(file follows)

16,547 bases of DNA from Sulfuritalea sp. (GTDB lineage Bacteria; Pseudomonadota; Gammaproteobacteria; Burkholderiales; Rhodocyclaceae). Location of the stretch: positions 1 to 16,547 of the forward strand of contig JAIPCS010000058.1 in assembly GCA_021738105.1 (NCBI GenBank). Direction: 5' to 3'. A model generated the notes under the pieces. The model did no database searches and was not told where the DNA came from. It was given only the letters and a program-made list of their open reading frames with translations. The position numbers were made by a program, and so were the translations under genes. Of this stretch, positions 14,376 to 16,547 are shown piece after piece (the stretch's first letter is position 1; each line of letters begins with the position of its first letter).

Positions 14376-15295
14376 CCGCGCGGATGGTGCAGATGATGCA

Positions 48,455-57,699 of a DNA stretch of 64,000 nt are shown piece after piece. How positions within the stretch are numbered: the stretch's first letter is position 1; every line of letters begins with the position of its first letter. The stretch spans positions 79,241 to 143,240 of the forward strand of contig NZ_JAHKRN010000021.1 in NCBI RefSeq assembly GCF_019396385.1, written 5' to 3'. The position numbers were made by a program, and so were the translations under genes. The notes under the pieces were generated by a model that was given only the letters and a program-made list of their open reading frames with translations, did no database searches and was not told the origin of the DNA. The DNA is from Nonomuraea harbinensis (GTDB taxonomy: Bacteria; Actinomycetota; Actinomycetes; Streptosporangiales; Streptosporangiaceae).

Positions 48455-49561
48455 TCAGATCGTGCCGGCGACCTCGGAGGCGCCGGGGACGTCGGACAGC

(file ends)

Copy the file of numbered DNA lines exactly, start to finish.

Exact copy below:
16,547 bases of DNA from Sulfuritalea sp. (GTDB lineage Bacteria; Pseudomonadota; Gammaproteobacteria; Burkholderiales; Rhodocyclaceae). Location of the stretch: positions 1 to 16,547 of the forward strand of contig JAIPCS010000058.1 in assembly GCA_021738105.1 (NCBI GenBank). Direction: 5' to 3'. A model generated the notes under the pieces. The model did no database searches and was not told where the DNA came from. It was given only the letters and a program-made list of their open reading frames with translations. The position numbers were made by a program, and so were the translations under genes. Of this stretch, positions 14,376 to 16,547 are shown piece after piece (the stretch's first letter is position 1; each line of letters begins with the position of its first letter).

Positions 14376-15295
14376 CCGCGCGGATGGTGCAGATGATGCA

Positions 48,455-57,699 of a DNA stretch of 64,000 nt are shown piece after piece. How positions within the stretch are numbered: the stretch's first letter is position 1; every line of letters begins with the position of its first letter. The stretch spans positions 79,241 to 143,240 of the forward strand of contig NZ_JAHKRN010000021.1 in NCBI RefSeq assembly GCF_019396385.1, written 5' to 3'. The position numbers were made by a program, and so were the translations under genes. The notes under the pieces were generated by a model that was given only the letters and a program-made list of their open reading frames with translations, did no database searches and was not told the origin of the DNA. The DNA is from Nonomuraea harbinensis (GTDB taxonomy: Bacteria; Actinomycetota; Actinomycetes; Streptosporangiales; Streptosporangiaceae).

Positions 48455-49561
48455 TCAGATCGTGCCGGCGACCTCGGAGGCGCCGGGGACGTCGGACAGC